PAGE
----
UK Document Reveals Unexpected Customers for Israeli Arms
Thursday, July 11, 2013
SHIR HEVER, TRNN PRODUCER: It is no secret that Israel is one of the world’s largest weapons exporters. Although Israel is a relatively small country, it is the largest exporter of arms in per capita terms. A slightly less known fact is that Israel exports focuses on developing countries, on militias, countries under military embargoes, and countries engaged in civil war. While the large weapons manufacturers are worried that breaking UN arms embargoes could lead to scandals, Israeli armed companies have been known to operate in the most controversial areas of the world.
To demonstrate the loopholes in arm trade regulations, British documentary maker Mark Thomas invited Israeli arm traders to demonstrate a weapon in England which they brought into the country labeled as agricultural equipment.
MARK THOMAS, FILMMAKER: Did you have much trouble with the–’cause I saw it was agricultural.
UNIDENTIFIED: We didn’t want them to ask too many questions, and then we have a special permit for one, for once. At the customs did you have any difficulties?
THOMAS: No. No.
UNIDENTIFIED: No. So it’s the same.
THOMAS: So did you have a permit?
UNIDENTIFIED: No, no.
THOMAS: So you’d didn’t get–.
UNIDENTIFIED: We just send it like this.
THOMAS: Without a license.
UNIDENTIFIED: Without license.
THOMAS: Okay. Okay.
UNIDENTIFIED: I want to see somebody’s [incompr.]
THOMAS: Wow. That’s very good. Yes. I imagine you only need to use this thing a couple of times.
THOMAS: And people get the idea.
THOMAS: So this is–you use it once, maybe twice. They know you’ve got it.
UNIDENTIFIED: Yes. For warning. It’s more warning than to hurt them.
THOMAS: Could it kill them if they got in the–?
UNIDENTIFIED: This is for not kill.
THOMAS: Yeah? But if they were at ten yards–.
UNIDENTIFIED: It depends where you get the stone.
THOMAS: If you got in the way of it, if I was–if I got in front of this thing and was here, and that hit me–.
UNIDENTIFIED: Ah, if you stay here, I kill you.
THOMAS: So if I’m–how far is it to–.
UNIDENTIFIED: Twelve meter. After 12 meter, if it’s not coming here like Goliath, it’s not kill.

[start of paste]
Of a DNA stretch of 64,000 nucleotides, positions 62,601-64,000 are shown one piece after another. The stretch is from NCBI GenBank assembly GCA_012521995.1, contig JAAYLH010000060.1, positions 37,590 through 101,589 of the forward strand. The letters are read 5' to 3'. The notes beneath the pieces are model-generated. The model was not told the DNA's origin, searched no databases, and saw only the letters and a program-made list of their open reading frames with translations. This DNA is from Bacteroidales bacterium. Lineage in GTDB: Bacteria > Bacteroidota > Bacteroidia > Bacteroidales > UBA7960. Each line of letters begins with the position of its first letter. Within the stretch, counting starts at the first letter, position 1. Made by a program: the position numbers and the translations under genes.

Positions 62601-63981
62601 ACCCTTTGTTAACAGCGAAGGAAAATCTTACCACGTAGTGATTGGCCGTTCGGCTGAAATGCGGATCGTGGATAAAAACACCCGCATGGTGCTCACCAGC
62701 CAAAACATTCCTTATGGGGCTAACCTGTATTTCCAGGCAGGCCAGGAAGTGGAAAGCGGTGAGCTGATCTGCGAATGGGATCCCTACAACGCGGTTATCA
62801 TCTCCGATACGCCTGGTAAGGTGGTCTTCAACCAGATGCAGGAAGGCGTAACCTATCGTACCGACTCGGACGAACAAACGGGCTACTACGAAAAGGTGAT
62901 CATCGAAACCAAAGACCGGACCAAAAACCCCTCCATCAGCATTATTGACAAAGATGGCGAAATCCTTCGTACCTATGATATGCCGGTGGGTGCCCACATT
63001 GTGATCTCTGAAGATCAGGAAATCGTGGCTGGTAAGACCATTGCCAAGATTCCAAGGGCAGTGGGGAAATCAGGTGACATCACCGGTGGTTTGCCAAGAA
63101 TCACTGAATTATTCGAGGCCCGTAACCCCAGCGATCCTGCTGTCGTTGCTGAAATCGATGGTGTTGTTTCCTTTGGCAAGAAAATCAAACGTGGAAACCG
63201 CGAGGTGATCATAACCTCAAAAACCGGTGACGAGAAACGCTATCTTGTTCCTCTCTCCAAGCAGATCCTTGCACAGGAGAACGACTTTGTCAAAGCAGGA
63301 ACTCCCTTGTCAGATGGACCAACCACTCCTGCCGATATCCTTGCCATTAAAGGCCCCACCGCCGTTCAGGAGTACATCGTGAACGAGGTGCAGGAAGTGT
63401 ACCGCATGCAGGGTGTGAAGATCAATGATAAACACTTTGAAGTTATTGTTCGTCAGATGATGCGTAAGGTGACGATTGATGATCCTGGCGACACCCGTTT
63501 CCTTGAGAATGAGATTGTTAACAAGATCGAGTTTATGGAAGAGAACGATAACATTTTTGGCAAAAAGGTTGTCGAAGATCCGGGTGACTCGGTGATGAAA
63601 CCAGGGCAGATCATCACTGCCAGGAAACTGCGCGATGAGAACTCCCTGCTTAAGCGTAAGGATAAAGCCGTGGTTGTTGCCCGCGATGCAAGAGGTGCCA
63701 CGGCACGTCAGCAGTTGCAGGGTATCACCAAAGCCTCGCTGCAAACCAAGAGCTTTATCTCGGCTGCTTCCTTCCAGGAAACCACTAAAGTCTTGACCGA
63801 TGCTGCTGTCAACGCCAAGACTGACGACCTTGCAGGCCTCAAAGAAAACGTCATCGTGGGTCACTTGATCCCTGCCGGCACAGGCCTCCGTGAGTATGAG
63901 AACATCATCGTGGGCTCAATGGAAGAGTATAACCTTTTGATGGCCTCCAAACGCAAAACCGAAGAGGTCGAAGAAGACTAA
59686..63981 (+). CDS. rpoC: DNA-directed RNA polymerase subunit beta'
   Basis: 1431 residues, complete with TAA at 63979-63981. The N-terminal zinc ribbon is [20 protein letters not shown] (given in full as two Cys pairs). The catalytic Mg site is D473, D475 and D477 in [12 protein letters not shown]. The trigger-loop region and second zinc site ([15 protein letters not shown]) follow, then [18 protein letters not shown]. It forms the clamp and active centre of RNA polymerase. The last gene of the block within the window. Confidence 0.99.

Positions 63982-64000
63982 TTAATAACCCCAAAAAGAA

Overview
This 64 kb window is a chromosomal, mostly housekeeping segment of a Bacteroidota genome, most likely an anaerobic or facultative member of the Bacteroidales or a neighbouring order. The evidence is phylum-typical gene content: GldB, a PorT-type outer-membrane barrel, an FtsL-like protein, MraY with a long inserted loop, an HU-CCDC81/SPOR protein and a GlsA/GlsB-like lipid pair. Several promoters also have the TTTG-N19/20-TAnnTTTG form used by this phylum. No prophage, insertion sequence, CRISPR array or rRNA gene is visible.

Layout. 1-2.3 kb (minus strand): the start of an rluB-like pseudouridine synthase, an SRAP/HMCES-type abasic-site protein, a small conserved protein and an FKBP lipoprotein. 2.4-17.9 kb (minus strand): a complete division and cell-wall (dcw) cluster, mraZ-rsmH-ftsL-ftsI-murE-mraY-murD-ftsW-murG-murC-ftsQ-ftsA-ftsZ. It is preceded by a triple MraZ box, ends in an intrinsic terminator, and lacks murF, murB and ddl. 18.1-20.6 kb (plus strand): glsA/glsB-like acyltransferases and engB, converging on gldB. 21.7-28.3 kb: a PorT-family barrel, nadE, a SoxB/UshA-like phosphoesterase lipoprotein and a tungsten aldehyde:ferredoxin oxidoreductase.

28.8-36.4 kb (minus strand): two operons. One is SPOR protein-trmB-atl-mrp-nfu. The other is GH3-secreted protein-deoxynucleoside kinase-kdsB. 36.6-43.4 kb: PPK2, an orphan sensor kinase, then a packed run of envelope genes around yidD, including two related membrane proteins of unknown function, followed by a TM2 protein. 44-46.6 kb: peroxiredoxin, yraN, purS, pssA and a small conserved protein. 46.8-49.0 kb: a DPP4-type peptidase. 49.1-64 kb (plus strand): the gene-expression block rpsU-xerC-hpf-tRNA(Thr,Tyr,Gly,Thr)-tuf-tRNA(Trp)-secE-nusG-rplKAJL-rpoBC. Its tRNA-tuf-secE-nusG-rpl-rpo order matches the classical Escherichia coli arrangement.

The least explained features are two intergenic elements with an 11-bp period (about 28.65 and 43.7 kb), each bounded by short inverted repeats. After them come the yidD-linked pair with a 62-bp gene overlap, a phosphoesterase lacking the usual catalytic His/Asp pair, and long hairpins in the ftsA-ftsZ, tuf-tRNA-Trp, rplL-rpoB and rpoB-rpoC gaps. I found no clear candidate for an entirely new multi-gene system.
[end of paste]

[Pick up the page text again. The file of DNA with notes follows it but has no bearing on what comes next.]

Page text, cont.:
THOMAS: Could I say to you, we have in order? Because you’ve said you don’t–we didn’t get a license for this. Does that mean that we could export and use the term agricultural equipment to wherever we were exporting to?
UNIDENTIFIED: I think it’s, yes, the same way we did with this.
HEVER: Britain has some laws restricting who it can sell its weapons to. Officially, Britain is not allowed to break arms embargoes or to sell weapons to be used to repress civilians.
The U.K. strategic export controls published a report about Israel on June 10. The seemingly technical document caused a stir when it mentioned a request by Israeli firms to purchase arms and components for arms for use by the Israeli army and for reselling. According to the report, during 2012 the U.K. has denied between 2 percent and 12 percent of Israeli requests for export licenses, partially because of the concern that these weapons would be used for internal repression against the Palestinian population, which falls under Israel’s obligation to protect under international law.
Another very interesting revelation from the U.K. report is that Israel has made requests for export licenses in order to resell or to assemble components for export to countries with which Israel has no diplomatic relations, even countries which the Israeli government refers to as hostile, most notably, Pakistan, United Arab Emirates, Algeria, and Morocco.
After the story was exposed in the media, the Israeli Ministry of Defense promptly issued a denial that it sold weapons to Pakistan. It remained curiously silent regarding the other countries which reportedly by weapons from Israel. The reason for the quick denial is that Israel is the main arms supplier to India. In fact, India has become one of the biggest arms importers in the world, and Israeli companies find India a key market for their products. The possibility that Israel is selling arms to Pakistan could infuriate Indian senior military and defense officials who make the decisions which companies to buy from. If they choose not to buy from Israeli companies, it could be a major blow to one of Israel’s most lucrative industries.
The rapidly increasing arms trade between Israel and India has been presented in Israel is a strategic alliance between against Islamic groups. But it had also created massive profits for both state-owned and privately owned Israeli military companies. A scandal erupted in 2009 when the Indian daily DNA exposed a system of bribes by Israeli companies to senior Indian officials who bought the Barak Mark 8 missiles with public funds, even though the official opinion of military professionals was that India has no need for these missiles. Despite the scandal, Israel continues to increase its arms sales to India and presents its wares in weapon tradeshows held in India.
This is Shir Hever for The Real News.
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